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 My article from the new Wisconsin Interest on the Rising Stars of the legislative Class of 2010. They are a very impressive group and provide conservatives with one of the deepest benches in years. At the top of the list: State Rep. Michell Litjens, who was the subject of the verbal assault by Gordon Hintz earlier this year; the way she handled that incident and her rising media profile has already justifies the designation.

 Last November’s electoral tidal wave not only changed the party alignment in the state Capitol, it also marked the emergence of a new class of freshmen legislators, strikingly different from their predecessors.

“They are ‘Obama babies,’” says one longtime insider, “nontraditional candidates spawned by offense at Obama’s assault on the American Dream.”

“These people are citizen-soldiers,” says another observer. “They came out of the woodwork.” As a result, he says, the Assembly Republican caucus went from “conservative and moderate to conservative and more conservative.”

This is not your traditional legislative class.

The Class of 2010 includes entrepreneurs, business executives, certified public accountants and physicians — an unusually potent mix given the state’s fiscal mess and the need to address health care reform. It’s unlikely that any freshman class has ever come to Madison with as broad and deep an appreciation of the business climate or as committed to dramatic change.

Insiders describe the Class of 2010 as smart, independent, principled — and impatient. While veteran legislators still run the show, the unusually large freshman class (30 in the 99-member Assembly, eight in the 33-member Senate) will not only help shape the legislative debates of the next two years, but also provide conservatives with their deepest bench in generations.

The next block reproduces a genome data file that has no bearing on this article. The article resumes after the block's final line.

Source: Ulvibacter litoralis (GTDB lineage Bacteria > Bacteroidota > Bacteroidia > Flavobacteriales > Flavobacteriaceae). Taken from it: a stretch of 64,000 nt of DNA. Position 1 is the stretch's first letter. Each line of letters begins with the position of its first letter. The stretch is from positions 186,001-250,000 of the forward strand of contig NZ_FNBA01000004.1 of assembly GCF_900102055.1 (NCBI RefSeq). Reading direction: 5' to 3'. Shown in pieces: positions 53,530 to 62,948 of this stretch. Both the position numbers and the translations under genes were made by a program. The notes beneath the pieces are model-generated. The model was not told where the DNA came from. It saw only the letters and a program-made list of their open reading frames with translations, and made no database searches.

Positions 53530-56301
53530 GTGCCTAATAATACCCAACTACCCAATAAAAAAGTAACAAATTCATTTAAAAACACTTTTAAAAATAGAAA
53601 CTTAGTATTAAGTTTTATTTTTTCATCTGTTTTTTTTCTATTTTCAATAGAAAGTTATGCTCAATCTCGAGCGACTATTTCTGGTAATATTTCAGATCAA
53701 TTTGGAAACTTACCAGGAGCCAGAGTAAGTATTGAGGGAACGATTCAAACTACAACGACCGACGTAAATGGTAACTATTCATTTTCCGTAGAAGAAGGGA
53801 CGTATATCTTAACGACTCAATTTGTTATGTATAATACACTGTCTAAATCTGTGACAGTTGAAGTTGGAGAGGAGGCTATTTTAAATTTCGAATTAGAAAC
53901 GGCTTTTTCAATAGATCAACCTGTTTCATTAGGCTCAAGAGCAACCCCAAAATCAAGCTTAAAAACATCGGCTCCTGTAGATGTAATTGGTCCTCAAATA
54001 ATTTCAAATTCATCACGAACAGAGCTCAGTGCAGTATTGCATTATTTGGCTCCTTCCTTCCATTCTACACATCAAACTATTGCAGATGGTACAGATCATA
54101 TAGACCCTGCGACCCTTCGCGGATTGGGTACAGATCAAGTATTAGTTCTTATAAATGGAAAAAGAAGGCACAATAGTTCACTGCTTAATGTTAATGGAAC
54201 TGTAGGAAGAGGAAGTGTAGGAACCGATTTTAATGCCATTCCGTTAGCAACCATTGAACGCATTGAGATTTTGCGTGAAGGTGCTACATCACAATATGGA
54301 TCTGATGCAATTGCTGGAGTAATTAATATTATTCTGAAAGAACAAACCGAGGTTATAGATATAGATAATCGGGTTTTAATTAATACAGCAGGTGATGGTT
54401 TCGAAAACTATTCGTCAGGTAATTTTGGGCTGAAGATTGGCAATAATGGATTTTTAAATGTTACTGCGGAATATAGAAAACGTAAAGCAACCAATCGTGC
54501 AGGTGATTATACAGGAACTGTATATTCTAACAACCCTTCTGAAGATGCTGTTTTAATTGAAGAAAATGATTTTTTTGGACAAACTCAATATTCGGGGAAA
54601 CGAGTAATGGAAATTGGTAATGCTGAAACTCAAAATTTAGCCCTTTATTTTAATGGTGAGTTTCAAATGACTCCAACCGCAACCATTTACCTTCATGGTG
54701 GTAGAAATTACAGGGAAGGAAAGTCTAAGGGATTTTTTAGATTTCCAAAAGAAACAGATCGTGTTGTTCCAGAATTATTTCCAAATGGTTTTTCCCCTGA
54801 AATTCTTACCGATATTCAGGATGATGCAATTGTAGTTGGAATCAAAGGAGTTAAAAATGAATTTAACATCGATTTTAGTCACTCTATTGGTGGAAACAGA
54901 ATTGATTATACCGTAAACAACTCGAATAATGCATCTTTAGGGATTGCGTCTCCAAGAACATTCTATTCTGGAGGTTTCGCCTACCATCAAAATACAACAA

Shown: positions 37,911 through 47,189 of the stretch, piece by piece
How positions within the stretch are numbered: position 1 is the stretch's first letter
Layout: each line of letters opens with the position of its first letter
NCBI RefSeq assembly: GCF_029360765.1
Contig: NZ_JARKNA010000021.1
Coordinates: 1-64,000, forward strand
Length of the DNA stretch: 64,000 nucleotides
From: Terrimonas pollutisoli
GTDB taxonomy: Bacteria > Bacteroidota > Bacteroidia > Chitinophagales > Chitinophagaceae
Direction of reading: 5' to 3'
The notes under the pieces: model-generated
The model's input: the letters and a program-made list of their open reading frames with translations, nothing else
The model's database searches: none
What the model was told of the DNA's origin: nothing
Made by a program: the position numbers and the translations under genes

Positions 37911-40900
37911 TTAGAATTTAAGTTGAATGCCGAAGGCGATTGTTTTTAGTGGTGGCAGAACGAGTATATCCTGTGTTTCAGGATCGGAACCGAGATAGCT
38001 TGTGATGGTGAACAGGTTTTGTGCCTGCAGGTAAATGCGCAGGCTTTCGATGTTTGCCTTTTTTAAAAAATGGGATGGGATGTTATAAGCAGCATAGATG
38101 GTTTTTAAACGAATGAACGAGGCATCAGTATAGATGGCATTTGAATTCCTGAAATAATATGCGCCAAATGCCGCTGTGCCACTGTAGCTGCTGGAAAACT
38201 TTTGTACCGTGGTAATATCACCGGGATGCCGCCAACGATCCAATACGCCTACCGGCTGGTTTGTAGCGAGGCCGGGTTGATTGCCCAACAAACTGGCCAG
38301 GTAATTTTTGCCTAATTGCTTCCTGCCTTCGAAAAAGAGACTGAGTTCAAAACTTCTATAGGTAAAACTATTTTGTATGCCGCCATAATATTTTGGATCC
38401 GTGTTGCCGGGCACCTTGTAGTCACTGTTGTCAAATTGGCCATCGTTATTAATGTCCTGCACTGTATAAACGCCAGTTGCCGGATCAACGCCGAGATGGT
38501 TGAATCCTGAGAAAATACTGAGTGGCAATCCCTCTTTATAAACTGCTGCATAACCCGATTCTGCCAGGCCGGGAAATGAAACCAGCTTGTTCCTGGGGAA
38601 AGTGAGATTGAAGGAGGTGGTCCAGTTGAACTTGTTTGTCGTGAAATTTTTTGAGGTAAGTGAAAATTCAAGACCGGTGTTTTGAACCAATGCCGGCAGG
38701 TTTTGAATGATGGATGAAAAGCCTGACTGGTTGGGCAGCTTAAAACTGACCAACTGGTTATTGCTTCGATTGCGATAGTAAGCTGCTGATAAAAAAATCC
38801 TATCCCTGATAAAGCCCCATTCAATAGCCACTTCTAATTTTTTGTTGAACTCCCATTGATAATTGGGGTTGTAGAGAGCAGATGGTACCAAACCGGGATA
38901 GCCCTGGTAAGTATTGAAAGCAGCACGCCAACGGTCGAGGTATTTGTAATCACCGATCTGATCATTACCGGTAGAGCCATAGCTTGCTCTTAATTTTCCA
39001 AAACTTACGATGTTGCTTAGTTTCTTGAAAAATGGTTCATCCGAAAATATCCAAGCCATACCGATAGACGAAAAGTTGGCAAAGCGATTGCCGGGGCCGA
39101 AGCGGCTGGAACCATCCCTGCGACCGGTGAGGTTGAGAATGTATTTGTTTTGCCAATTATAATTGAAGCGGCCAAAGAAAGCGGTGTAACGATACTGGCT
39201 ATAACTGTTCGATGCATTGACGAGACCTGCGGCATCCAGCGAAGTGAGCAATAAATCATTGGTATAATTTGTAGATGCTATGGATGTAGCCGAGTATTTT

“I wouldn’t be surprised if there was a future U.S. senator or governor in this class,” says one observer.

Their first two months have already been a heady experience. “This is a once-in-a-lifetime legislative session,” says a business spokesman. “This two-month special session will be the most productive legislative session in 30 years. They will get more done than most legislatures get done in a two-year session.”

Even so, some new members would like the pace to quicken, and they have not hesitated to push their leaders and the Walker administration to take bolder steps on issues involving public employee unions, for instance. Some have questioned whether the GOP agenda goes far enough.

“We had a group of them get together right after the election, and there was no doubt they were thumping their chest — a collective thumping,” says one insider.

With every week, says another insider, “this group is coming into its own.” Their real test, however, lies ahead, when Walker and the Legislature begin to tackle the massive budget deficit left by their predecessors.

“What makes this group different is that most are political rookies, which means they are wild cards,” says Jeff Mayers of

Another longtime insider agrees: “It will be a real challenge to see if they can hit the right balance of teamwork versus refusing to go along to get along. But this class has an unprecedented level of actual private-sector experience, and they’re here to make a difference and not just to hold office.”

Here, based on candid interviews with Capitol insiders and observers, are ten freshmen lawmakers to watch in 2011.

Bring on the New Guard.


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